Sarcasm: not appreciated by all

Many of those who know me have at one point fallen victim to my awkward response to a sarcastic remark or joke. I thought I’d take a moment to explain why I don’t respond well to sarcasm.

First, I find it odd how hard it is for others to understand why one would not appreciate the use of sarcasm. One definition for sarcasm is “a cutting remark…intended to wound”. Other words used in defining sarcasm are harsh, bitter, sharp, taunt, contempt, and ridicule. This alone should lead one to reconsider their use of sarcasm, but I digress.

Sarcasm (generally) has at its foundation a piece of truth that can embarrass or have some sort of cutting edge to its “victim”. That truth can be words said that can be interpreted negatively, or unwise acts or words that can make the person appear ignorant or foolish. This truth is then magnified or exaggerated and packaged with a teasing and lighthearted tone of humor. While I recognized its best to just let it roll quickly off your back as a joke, I can’t help but wonder, at least in the back of my mind, where the painful or cutting truth ends, and where the joke begins. That line is blurry and not clearly defined.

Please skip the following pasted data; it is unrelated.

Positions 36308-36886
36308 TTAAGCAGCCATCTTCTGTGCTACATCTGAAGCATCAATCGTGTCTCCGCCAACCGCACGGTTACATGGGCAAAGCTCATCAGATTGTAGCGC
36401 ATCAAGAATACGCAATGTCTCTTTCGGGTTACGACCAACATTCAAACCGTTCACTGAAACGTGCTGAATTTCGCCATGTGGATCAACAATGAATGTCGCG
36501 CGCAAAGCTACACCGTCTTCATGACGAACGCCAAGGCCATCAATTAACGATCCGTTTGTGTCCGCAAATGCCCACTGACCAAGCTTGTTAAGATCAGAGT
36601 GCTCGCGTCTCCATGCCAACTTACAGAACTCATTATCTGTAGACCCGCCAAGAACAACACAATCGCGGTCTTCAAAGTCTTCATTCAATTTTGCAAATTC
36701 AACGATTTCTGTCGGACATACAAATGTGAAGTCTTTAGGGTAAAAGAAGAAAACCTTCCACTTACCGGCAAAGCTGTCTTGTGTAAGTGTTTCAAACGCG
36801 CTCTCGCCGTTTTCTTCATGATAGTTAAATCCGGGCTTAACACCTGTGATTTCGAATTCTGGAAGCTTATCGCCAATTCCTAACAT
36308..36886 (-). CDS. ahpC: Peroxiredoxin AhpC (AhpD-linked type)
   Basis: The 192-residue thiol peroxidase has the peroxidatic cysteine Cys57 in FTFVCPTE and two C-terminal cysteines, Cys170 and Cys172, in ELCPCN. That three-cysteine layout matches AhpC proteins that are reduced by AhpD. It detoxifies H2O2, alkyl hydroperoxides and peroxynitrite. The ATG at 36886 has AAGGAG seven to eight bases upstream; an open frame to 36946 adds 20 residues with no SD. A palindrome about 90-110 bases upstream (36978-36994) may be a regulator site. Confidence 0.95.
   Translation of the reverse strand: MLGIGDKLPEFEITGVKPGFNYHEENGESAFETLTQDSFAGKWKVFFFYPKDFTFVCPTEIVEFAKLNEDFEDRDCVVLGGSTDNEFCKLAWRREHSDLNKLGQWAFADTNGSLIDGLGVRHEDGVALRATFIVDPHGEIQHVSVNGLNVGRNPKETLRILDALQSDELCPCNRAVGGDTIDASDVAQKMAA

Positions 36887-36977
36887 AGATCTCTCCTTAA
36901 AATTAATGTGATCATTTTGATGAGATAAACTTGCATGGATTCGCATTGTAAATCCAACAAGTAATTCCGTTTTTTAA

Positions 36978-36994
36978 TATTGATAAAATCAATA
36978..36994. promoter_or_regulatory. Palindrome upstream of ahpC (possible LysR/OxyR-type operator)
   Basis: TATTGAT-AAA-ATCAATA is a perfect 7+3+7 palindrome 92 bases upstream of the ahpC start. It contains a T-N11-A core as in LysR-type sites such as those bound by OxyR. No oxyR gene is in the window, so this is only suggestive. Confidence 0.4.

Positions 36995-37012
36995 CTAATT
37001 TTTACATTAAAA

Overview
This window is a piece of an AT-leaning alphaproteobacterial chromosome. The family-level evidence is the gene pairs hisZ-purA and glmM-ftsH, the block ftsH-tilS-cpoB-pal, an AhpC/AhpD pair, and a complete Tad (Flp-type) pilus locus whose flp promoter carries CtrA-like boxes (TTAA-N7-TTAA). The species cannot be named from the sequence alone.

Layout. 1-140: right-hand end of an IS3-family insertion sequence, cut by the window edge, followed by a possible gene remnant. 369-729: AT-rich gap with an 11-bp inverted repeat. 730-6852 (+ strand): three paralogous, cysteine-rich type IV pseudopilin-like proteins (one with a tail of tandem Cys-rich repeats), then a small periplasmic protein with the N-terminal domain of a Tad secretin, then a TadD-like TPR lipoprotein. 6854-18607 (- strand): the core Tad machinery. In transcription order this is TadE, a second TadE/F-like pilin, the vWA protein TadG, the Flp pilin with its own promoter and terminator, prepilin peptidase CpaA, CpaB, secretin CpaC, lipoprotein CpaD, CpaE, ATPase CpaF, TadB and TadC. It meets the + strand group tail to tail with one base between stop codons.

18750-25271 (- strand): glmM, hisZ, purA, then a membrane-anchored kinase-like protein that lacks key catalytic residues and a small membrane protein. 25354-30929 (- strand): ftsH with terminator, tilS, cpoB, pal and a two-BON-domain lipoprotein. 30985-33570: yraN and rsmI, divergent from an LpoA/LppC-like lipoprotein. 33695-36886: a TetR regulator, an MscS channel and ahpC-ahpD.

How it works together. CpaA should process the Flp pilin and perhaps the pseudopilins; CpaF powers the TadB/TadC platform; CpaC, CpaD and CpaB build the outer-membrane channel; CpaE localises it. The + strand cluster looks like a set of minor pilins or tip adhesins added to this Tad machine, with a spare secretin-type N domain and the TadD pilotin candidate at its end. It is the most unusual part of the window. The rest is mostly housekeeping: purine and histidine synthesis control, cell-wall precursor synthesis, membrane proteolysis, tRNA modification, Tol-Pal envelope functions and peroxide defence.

The most awkward part of using sarcasm with me comes in my reaction. The joke is met simply with silence and a blank expression, as if saying, “yep, you just said a sarcastic joke…I’m not offended or hurt, but I just don’t appreciate that form of humor and don’t think its funny”. Often, the most appropriate way to respond to a sarcastic remark is to answer back with another sarcastic remark. But I don’t like sarcasm and prefer not to use it…so it ends with an awkward silence…the joker usually baffled as to why I didn’t appreciate or laugh at their incredibly hilarious joke….hence the point of this post.

I don’t think it’s difficult to recognize why a person might not appreciate sarcasm, but it continues to be accepted as a popular form of humor because it’s one of the easiest form for most people to pull off. As a society we place a high value on humor, as I think we should. Since many want to be funny but are insecure with their own comedic talent (or lack thereof), they often rely upon one of the easiest ways to get a laugh, sarcasm.